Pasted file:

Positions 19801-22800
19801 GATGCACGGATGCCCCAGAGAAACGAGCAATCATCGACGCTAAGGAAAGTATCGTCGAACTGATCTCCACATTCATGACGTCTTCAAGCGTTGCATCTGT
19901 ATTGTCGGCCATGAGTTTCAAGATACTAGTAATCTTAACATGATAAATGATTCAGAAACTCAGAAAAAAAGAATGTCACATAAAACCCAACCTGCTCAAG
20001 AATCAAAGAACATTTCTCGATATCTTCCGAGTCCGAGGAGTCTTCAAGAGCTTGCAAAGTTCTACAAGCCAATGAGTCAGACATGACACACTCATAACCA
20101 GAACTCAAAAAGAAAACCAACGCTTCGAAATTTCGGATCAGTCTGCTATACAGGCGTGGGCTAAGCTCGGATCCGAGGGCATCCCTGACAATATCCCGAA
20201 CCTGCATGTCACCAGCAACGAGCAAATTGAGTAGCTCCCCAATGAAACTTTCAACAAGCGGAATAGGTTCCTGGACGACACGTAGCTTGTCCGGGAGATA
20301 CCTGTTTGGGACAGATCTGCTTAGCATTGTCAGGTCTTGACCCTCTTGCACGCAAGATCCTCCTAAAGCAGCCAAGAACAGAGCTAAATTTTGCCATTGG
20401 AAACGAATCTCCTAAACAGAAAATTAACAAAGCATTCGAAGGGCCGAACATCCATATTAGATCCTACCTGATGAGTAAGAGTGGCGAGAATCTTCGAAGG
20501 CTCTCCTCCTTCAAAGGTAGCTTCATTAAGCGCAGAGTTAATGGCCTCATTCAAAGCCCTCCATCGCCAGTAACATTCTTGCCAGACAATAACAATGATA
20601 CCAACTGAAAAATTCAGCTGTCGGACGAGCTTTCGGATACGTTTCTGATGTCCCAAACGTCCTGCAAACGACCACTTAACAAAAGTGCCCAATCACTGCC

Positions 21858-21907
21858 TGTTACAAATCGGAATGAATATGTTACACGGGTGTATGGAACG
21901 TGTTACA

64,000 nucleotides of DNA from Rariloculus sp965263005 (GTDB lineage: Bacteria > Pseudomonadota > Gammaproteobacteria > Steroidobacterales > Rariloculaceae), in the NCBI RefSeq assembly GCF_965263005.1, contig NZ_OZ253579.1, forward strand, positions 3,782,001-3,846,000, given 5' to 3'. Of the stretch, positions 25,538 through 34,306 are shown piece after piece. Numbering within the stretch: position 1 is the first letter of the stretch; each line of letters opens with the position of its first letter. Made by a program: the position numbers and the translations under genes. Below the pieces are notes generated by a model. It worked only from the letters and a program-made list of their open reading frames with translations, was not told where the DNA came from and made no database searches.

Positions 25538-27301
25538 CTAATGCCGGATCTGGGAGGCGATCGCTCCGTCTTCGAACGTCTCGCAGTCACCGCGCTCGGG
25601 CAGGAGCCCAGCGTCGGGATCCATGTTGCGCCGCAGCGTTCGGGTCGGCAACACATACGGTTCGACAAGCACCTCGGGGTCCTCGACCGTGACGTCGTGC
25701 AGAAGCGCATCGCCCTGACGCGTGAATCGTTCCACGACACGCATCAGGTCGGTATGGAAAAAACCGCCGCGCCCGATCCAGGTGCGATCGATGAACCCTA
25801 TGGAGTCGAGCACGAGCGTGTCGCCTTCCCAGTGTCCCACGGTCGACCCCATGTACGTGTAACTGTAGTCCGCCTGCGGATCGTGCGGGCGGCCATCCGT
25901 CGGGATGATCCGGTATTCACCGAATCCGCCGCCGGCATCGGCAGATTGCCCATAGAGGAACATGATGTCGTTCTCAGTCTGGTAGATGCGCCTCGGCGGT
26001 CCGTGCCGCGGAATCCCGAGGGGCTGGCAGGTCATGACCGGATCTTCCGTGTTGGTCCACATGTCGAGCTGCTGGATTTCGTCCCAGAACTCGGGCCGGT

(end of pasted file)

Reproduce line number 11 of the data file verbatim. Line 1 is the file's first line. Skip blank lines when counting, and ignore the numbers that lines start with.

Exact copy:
Positions 21858-21907